P.S. - in an earlier post, it was mentioned that the Howard Roberts Fusion had a weird/ugly looking body. My main gigging guitar in the 90s was a 1980 Howard Roberts Fusion. It was a very versatile guitar for every thing from heavy rock to smoky jazz (I used to love flipping from the bridge pickup at full on roar to the dialed down neck pickup, to jazz out). The Version 1 (which I had) and the Version 2 (made until the late 80s) look a bit less squashed weird - kind of like an oversized Les Paul with f-holes. The only problem - they weighed a ton! Out of curiosity, I weighed my 1980 Howard Roberts Fusion on a calibrated scale. It weighed 13 lbs! No wonder I typically had a sore shoulder by the time the third set rolled around, and to think people complain about how heavy 9 lb guitars are.
    I seem to remember you struggling with the 135 issue. It rots looking back with regret on a lost instrument, been there, done that. As far as the bad rep P100's had, they solved the noisy pup issue, and for anyone who dared use the EQ on the amp they were great pups. For those who tried one and insisted on everything in the amp EQ being on 5... it was their loss. I still have mine.

    Anyway, funny, my HRF weighs 7lb. 12ozs. This disparity likely comes from some with a maple block and others like mine with Chromite (balsa). Why a company would have a model with such differing build specs with the same name always baffled me.
    Attached Images Attached Images Gibson ES-135 - Sound difference between stoptail and trapeze tailpiece hollowbody?-howard_roberts-jpg 

  23. #22

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    Quote Originally Posted by GNAPPI View Post
    I seem to remember you struggling with the 135 issue. It rots looking back with regret on a lost instrument, been there, done that. As far as the bad rep P100's had, they solved the noisy pup issue, and for anyone who dared use the EQ on the amp they were great pups. For those who tried one and insisted on everything in the amp EQ being on 5... it was their loss. I still have mine.

    Anyway, funny, my HRF weighs 7lb. 12ozs. This disparity likely comes from some with a maple block and others like mine with Chromite (balsa). Why a company would have a model with such differing build specs with the same name always baffled me.
    The earlier ones like mine, had the maple center block, and I think it was a little larger than the center block (probably for anchoring the stop tailpiece) in your HRF III. The Version 3s in some ways, are completely different guitars than the Version 1s & 2s. The HRF III's controls are arranged differently, the center block is different, and they have finger tailpieces, instead of the stop tailpiece the earlier ones had. The Version IIIs also seem to be more common than the Version 1s, and the Version 2s.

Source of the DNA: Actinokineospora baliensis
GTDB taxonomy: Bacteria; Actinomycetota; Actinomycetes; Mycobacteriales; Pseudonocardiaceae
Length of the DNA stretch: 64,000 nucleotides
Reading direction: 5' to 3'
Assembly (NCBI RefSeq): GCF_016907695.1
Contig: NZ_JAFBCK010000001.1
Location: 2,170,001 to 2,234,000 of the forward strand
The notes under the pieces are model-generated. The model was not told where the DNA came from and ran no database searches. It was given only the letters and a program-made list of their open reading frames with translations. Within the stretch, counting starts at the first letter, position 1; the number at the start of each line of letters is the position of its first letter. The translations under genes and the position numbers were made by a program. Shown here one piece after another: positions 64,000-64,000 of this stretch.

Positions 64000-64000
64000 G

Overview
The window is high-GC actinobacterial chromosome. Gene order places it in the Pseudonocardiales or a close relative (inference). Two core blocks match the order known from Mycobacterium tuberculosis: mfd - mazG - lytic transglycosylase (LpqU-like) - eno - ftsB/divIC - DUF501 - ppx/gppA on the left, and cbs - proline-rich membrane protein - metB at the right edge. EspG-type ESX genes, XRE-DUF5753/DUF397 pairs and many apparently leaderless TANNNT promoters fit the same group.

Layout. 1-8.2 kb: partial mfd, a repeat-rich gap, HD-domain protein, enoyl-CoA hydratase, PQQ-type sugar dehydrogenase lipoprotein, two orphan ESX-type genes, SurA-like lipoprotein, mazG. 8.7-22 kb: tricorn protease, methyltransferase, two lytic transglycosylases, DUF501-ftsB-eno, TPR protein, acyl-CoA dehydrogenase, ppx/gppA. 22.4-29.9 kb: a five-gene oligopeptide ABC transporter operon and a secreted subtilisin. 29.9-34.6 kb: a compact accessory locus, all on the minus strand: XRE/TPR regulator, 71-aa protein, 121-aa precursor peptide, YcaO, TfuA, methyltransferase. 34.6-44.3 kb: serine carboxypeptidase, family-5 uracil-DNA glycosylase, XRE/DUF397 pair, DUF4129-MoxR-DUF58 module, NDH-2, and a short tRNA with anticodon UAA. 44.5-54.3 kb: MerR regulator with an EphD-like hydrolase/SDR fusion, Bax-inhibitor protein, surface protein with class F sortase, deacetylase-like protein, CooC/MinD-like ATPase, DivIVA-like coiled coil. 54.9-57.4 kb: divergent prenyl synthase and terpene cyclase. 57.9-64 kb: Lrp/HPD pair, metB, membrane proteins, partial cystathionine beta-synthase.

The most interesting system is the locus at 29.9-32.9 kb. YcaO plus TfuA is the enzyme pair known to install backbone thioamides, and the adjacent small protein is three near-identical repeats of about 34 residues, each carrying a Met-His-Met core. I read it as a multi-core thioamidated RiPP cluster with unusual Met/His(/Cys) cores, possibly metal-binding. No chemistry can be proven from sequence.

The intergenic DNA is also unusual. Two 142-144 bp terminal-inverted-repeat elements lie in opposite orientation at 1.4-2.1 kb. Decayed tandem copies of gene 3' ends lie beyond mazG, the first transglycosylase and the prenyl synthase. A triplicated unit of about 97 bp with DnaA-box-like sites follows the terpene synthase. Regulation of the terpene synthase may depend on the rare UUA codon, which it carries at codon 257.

24. #23

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    Quote Originally Posted by Jazzrock View Post
    Never owned a trapeze tail ES135, but I had a satin finish natural color ES135 with stop tail and f holes and did a lot of gigs with it. Pretty versatile guitar. Soundwise, slightly like a solid body and a bit like an ES335 in a way. Classic Gibson sound due to having 57 classics pick ups, pretty nice. I played all styles on it including hard rock, and it all sounded good. A great guitar which cost me I think only $799, from Guitar Center back then around early 2000s. After that, they revised the 135s and stoptail 135s came with no f holes and no pick guard, which sold poorly, and then soon after, Gibson just stopped making them altogether. They were considered budget no frills guitars back then and GC had lots for sale cheaply. I sold the 135 around 3 years later to buy an ES335 which was what I originally really wanted i but couldn’t afford at the time hence the 135 purchase. It really was a nice instrument that served me well. As a previous poster said, it was a lot of guitar for the money back then. I would buy one again if they remade them but I have a feeling they would charge a small fortune for them these days if they came back.

  25. #24

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    I always told myself, If I was standing up doing gigs again, I would try and find a 135, just like the one I had, with the Trapeze. That was until I got my GB100.
    The 135 is heavy for its size. I like full necks but the neck on my 135 was, well, like George Foreman full.
    But it had a beautiful thick sound that sustained for days. To me the 135 is more Solid body than Hollowbody. So why not go for the stop tail?
    Plus, I am not a fan of that generic trapeze tailpiece. They could have done better than that.
    Joe D